Inside Business: Seven sins of strategy

IF IT were not for the appealing way she throws her brickbats, business would have had enough of Eileen Shapiro by now, writes Roger Trapp. Having poured scorn on managers' willingness to put their faith in the latest "big thing" in Fad Surfing in the Boardroom, which attacked executives for delegating responsibility to consultants, she's back with The Seven Deadly Sins of Business.

This book explores the fundamental beliefs which she perceives as driving corporate decisions - often the wrong way. They are, she says, what lay behind Barings' slide from great British institution through crisis to a Dutch subsidiary. They are why Nestle and General Foods missed out on the gourmet coffee craze in America, and why Bill Gates almost missed the significance of the internet.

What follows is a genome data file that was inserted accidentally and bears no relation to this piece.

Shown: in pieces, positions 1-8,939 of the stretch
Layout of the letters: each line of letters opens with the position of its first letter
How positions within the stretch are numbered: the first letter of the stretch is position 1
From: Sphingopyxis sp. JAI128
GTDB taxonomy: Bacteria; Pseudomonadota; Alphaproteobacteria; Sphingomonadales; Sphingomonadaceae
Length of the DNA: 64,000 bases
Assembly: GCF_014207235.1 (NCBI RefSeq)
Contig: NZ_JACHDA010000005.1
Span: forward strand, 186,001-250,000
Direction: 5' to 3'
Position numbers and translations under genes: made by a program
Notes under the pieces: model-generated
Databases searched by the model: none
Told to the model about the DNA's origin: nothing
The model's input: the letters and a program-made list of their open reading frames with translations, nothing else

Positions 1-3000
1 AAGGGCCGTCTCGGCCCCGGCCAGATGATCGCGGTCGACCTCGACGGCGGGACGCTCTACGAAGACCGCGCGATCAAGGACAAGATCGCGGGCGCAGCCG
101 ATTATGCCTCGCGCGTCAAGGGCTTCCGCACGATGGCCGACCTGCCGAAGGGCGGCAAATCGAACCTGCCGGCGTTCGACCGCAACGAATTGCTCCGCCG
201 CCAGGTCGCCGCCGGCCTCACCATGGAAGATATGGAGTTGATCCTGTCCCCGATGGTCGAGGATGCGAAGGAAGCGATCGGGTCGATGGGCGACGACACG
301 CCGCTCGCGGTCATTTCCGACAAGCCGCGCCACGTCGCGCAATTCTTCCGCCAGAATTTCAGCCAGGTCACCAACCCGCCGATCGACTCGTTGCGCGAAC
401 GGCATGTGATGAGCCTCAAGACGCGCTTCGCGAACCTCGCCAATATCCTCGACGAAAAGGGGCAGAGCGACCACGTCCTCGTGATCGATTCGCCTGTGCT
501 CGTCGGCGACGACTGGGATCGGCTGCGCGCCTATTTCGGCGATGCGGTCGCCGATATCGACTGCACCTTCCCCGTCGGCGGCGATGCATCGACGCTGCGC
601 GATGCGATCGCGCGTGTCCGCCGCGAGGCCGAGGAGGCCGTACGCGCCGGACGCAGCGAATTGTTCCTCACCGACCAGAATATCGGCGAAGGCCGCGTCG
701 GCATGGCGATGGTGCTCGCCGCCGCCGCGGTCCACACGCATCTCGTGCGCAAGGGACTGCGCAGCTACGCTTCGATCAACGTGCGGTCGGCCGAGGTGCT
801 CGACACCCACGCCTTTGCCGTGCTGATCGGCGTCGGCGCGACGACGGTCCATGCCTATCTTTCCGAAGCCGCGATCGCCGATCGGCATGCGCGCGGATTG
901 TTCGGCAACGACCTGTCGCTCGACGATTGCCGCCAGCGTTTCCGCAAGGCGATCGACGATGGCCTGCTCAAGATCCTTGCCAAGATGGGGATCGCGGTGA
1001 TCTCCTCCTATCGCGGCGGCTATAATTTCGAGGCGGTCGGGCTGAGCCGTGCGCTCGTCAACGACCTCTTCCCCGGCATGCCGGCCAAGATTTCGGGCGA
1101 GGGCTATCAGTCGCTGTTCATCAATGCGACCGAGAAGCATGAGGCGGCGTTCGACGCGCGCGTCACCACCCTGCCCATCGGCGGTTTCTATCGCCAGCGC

The sins look inoffensive and even impressive - until Ms Shapiro's spin. They are:

q Terrific plans (even though you may have lost sight of the real strategy).

q Outstanding products (even though the market may have moved in a different direction).

q Playing to win (when you're playing the wrong game by the wrong rules).

q Turbo-charged employees (while cutting the investment needed to build skills).

q Creating workplace sizzle (but neglecting motivation).

q Being a learning organisation (even though managers cannot see the facts for the creed).

q Investing in high-tech "forward intelligence systems" (while losing battles that count).

So what can organisations do to avoid what Ms Shapiro calls "doom-loop thinking"? They can make beliefs explicit so they are not caught by surprise. They can put them at the start of a sequence that includes observation, orientation, decision-making and action. "Management", she says, "is first and foremost about thinking, and then taking action."

q 'The Seven Deadly Sins of Business' is published by Capstone at pounds 14.99.

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